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Batch Resource Transmission

Having a client that can be downloaded directly into the browser creates many additional optimization opportunities of the HTTP protocol. For example, based on the response time perceived by a client, the server may compress not only the content of the header containing the URL binding information, but the entire resource. The resource is decompressed by the receiving client applet. Similarly, since the server substitutes all references to embedded resources (following the <SRC> HTML tag), it can transmit to the client not only the requested resource, but also all resources embedded in it in a single response (the embedded resources are typically located on the same server). The client must be able to exclude from transmission the resources that are already cached in its local cache.

Such a ``batch transmission'' leads to considerable savings since most commercial Web pages contain 20 to 40 embedded images. Following standard HTTP, the browser parses the containing HTML resource and sends separate GET request for each of the embedded resources. Most browsers reduce the total retrieval time by sending 4 to 5 requests in parallel and reusing the TCP connections [34]. However, even with such optimizations, downloading a typical Web page leads to at least 4 to 5 GET request rounds. The batch transmission method reduces the entire process into a single round with a large response.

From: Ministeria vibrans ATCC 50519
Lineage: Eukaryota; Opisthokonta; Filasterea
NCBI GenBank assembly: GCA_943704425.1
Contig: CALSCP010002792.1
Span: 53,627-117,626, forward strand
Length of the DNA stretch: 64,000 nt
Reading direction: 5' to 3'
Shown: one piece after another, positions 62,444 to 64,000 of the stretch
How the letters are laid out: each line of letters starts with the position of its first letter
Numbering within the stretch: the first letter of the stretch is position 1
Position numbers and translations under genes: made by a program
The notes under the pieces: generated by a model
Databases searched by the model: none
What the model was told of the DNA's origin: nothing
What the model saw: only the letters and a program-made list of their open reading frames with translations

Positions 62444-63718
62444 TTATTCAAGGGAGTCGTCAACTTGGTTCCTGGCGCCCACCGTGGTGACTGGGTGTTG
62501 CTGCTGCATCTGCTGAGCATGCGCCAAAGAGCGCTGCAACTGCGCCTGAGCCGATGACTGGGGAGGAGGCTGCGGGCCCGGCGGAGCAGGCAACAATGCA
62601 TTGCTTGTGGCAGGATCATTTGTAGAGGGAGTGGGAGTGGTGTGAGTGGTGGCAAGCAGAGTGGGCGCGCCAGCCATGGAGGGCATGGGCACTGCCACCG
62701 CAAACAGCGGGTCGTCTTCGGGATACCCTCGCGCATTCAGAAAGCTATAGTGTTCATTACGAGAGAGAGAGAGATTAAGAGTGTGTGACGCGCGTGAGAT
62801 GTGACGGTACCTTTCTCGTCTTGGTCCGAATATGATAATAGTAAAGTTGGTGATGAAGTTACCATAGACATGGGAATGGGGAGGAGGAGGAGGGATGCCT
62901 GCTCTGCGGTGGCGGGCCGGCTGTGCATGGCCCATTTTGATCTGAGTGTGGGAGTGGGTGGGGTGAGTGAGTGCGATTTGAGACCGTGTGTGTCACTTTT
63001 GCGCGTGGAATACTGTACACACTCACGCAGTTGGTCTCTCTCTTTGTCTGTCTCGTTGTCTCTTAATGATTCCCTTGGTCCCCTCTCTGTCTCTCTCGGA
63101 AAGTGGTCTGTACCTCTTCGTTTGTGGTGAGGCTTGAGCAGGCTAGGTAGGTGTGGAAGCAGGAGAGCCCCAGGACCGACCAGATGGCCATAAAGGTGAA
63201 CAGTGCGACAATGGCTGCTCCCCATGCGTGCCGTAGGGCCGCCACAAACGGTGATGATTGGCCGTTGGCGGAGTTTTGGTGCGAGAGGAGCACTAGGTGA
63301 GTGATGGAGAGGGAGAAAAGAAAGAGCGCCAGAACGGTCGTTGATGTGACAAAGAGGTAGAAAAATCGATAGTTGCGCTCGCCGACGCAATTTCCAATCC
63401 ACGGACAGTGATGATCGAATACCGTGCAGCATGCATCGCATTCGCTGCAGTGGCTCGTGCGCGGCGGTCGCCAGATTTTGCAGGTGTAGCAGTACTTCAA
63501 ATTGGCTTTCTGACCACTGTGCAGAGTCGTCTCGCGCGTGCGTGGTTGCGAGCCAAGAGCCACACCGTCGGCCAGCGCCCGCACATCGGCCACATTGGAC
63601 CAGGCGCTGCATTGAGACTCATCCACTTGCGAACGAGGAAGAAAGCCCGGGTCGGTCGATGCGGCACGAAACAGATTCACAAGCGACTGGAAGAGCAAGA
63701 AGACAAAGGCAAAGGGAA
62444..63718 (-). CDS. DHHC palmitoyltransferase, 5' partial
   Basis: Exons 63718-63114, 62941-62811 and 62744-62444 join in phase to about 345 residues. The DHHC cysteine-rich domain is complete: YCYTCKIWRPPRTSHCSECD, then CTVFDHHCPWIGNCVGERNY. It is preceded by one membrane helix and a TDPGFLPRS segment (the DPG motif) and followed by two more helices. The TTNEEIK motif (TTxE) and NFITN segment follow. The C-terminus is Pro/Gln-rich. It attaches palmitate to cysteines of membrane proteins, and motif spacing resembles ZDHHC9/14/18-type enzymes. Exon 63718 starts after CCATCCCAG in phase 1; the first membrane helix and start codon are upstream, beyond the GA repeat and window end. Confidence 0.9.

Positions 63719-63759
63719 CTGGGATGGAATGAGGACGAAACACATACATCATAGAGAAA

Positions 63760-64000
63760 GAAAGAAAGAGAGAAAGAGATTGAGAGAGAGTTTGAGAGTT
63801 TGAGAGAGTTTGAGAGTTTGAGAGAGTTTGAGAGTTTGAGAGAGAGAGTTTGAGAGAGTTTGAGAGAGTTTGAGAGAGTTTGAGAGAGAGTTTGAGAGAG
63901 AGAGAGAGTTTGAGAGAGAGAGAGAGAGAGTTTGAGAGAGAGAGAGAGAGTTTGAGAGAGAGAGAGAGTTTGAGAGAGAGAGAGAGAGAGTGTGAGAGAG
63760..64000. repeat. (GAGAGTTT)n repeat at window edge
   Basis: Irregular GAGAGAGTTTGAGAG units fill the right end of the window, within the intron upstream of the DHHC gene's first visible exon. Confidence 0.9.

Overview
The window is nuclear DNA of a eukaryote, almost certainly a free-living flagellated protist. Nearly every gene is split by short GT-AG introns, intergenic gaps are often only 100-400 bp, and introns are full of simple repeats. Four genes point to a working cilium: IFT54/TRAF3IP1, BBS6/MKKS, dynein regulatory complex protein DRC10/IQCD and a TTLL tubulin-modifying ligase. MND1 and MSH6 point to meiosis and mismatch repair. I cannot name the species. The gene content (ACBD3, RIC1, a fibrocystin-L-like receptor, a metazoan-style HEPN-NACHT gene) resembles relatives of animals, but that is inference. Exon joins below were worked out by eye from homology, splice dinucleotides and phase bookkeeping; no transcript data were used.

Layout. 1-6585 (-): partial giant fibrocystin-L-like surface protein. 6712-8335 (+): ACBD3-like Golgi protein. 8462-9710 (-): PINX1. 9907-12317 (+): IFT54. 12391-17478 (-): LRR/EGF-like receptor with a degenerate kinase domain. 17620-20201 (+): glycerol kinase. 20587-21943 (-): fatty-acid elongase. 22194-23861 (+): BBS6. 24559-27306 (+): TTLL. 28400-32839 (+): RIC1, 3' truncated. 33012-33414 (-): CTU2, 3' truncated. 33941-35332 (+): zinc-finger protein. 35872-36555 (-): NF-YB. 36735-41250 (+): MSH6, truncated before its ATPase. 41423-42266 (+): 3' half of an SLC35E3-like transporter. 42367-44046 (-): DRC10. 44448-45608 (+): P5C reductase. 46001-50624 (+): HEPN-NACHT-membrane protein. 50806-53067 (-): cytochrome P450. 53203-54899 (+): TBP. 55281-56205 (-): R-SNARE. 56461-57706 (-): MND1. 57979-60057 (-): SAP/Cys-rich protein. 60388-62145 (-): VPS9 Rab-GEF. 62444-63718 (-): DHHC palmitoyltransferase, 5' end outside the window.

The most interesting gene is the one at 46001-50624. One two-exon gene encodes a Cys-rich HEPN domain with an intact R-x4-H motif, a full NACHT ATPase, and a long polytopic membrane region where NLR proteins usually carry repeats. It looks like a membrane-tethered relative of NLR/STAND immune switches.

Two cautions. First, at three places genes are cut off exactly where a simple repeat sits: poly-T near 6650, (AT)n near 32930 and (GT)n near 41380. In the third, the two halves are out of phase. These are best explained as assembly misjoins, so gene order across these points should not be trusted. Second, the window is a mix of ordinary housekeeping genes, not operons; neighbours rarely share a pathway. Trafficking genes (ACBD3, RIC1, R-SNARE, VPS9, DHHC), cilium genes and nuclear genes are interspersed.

Batch transmission is implemented in our Web++ prototype and we are in the process of evaluating its impact on the response time perceived by browser users as well as the number of IP packets transmitted. Our preliminary results indicate that for clients connected to Internet over a fast T3 line, batch loading can reduce the response time by additional 40% to 52% (depending on the number and size of the embedded resources and the distance between the client and server). We also found the saving is much smaller for clients connected over a 56 kbps modem and a phone line (between 13% and 16%), because such clients are mostly limited by the phone line bandwidth, and not by the communication latency.